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[News] Evacuation from Sudan. The big ignition delay of the British

(B2) Surprisingly, the United Kingdom, although well versed in Sudan, a former colony, was absent in the first days. Evacuations only began on April 25.

Last RAF flight a C130J departs from Port Sudan (Photo: Royal Air Force)

Le government of Rishi Sunak (Conservative) initially ordered the evacuation of only his embassy staff (diplomats and other “officials”). Operation carried out on Sunday (April 23).

The head of British diplomacy, James Cleverly, justified this absence by the ability " very limited » to evacuate other British nationals in a war environment. An excuse, rather inaudible in the United Kingdom (1). Everyone could observe that other allies, notably the members of the EU, were carrying out rotation after rotation. Others had chosen the road route, such as Saudi Arabia, Egypt or India, ensuring the safety of citizens.

The height of irony is that it was ultimately the Europeans (from the EU) who began by evacuating British nationals.

An operation triggered with delay

Under fire from critics, Prime Minister Rishi Sunak ended up retreating and announcing on Tuesday (April 25) " a large-scale evacuation of British passport holders from Sudan by the RAF (Royal Air Force). Priority given “to the most vulnerable, families with children and the elderly ". This " 2 phase » of the evacuation operation started the same day.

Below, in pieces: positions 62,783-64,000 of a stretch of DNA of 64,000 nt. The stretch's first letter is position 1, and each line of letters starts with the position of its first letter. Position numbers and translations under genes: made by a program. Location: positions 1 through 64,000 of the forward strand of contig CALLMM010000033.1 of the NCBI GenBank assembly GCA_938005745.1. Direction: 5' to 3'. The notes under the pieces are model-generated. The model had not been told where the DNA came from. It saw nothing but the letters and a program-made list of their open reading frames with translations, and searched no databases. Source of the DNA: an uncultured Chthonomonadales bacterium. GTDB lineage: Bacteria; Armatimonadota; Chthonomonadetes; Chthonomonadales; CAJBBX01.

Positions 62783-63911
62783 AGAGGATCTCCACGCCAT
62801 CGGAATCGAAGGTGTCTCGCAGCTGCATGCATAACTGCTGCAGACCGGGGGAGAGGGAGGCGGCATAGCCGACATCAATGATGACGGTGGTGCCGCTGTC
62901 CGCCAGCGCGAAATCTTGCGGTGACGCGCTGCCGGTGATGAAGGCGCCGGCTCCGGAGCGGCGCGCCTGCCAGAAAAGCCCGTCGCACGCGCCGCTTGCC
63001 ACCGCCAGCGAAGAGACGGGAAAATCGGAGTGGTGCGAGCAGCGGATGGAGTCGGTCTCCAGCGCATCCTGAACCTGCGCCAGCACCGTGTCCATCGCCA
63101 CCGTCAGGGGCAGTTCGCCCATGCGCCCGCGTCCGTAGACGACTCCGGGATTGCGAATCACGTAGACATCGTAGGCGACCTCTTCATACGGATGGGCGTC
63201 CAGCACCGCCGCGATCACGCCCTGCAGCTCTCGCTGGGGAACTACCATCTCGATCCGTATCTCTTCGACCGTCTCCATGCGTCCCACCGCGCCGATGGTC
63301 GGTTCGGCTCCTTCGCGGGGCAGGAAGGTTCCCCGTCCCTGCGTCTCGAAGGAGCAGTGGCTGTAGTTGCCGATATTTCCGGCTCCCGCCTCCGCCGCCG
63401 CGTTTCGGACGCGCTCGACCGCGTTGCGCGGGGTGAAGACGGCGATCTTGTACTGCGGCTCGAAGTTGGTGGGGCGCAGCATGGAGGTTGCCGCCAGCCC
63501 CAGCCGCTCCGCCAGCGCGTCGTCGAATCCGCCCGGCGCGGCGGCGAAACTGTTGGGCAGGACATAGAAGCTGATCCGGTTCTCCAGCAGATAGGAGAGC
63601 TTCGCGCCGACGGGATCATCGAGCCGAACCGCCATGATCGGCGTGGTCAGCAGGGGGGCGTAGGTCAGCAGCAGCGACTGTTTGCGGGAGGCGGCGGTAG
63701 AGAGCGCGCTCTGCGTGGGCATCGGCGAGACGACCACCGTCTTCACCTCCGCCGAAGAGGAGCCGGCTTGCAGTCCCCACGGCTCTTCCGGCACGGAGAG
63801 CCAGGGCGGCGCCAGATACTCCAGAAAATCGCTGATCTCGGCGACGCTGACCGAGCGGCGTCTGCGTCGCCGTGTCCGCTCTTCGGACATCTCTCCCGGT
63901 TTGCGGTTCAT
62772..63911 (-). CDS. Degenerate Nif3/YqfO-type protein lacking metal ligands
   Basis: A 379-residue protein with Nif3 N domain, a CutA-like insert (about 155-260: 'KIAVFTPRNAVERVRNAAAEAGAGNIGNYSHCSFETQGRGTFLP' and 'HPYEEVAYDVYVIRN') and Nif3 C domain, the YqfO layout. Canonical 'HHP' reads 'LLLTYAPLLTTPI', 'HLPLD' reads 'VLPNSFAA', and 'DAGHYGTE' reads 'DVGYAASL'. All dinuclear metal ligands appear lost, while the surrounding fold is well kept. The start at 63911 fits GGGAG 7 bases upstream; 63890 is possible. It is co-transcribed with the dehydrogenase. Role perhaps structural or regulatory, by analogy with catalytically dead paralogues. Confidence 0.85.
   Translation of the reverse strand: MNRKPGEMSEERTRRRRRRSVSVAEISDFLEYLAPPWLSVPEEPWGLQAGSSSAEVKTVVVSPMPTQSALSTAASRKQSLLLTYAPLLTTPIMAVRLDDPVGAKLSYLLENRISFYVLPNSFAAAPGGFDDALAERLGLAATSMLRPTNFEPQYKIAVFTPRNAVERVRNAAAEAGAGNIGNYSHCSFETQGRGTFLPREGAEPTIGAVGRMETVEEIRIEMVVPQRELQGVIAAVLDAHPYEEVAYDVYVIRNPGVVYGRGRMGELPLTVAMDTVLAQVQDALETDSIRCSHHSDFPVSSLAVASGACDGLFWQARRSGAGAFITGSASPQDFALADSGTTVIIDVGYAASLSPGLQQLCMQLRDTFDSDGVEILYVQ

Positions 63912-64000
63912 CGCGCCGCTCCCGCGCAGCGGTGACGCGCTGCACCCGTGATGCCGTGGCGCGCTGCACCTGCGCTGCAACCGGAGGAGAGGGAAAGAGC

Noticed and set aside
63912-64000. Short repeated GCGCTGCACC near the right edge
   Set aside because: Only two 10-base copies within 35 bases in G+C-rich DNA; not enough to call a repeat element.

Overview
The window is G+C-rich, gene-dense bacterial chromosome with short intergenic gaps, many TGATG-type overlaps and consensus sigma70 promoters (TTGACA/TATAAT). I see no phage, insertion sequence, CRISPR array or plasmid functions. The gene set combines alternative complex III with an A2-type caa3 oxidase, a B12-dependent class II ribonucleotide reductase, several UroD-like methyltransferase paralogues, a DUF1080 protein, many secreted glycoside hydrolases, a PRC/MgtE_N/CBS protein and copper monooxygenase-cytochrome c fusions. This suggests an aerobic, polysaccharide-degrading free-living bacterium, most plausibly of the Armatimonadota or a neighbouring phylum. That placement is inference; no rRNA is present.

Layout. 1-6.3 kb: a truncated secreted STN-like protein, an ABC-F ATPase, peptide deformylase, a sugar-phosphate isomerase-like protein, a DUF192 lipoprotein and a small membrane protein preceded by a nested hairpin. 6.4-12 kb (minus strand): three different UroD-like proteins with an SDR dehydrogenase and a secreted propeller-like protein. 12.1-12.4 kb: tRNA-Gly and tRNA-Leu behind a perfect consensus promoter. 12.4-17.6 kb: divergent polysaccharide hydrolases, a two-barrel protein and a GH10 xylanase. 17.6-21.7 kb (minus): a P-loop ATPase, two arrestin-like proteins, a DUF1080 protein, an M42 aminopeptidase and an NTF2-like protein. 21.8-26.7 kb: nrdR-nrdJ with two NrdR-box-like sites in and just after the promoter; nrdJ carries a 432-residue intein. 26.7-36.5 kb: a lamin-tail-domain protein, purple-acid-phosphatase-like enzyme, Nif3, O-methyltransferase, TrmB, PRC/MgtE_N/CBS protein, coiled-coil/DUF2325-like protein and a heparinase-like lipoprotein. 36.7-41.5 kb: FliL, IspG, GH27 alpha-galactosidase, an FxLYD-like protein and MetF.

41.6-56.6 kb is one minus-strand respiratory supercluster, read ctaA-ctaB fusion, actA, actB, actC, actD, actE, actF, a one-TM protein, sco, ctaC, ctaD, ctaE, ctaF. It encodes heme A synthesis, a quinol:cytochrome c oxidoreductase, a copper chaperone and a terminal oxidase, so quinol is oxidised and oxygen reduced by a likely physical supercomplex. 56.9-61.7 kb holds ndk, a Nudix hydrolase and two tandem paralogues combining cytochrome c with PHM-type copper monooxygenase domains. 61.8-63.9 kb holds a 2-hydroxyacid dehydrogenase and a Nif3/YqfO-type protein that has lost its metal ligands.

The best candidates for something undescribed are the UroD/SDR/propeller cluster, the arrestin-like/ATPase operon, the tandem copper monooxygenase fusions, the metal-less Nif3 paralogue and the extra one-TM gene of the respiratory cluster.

The British military should not operate in the same way as the French. They will not go to town to look for their nationals. THE foreign office thus asked its nationals to reach the airport “ as soon as possible " and " on their own ».

British flights will operate from the same airport as that used by Europeans: Wadi Saeedna, located north of Khartoum. It was the French who ensured the opening of the airport, relayed by the Germans. They handed over the “keys” to the airport to the British.

Nearly 30 flights in all

A first flight of an RAF A400M repatriated 38 nationals to Cyprus. It will be followed by several others. There are in fact around 4000 Britons in Sudan, around 2000 of whom have requested evacuation, according to the with the BBC. No. 130 Squadron's last C47 flight departed on the night of May 3-4 from Port Sudan bound for Cyprus serving as a hub for British repatriations. In all, 2450 people were evacuated on 30 flights from either Wadi Saeedna or Port Sudan, the british ministry of the defense.

(Nicolas Gros-Verheyde)

  1. NB: The Anglo-Saxon doctrine in the event of a crisis differs significantly from the European doctrine. It is not the government which ensures the evacuation of its fellow citizens but the private sector.

Nicolas Gros Verheyde

Chief editor of the B2 site. Graduated in European law from the University of Paris I Pantheon Sorbonne and listener to the 65th session of the IHEDN (Institut des Hautes Etudes de la Défense Nationale. Journalist since 1989, founded B2 - Bruxelles2 in 2008. EU/NATO correspondent in Brussels for Sud-Ouest (previously West-France and France-Soir).

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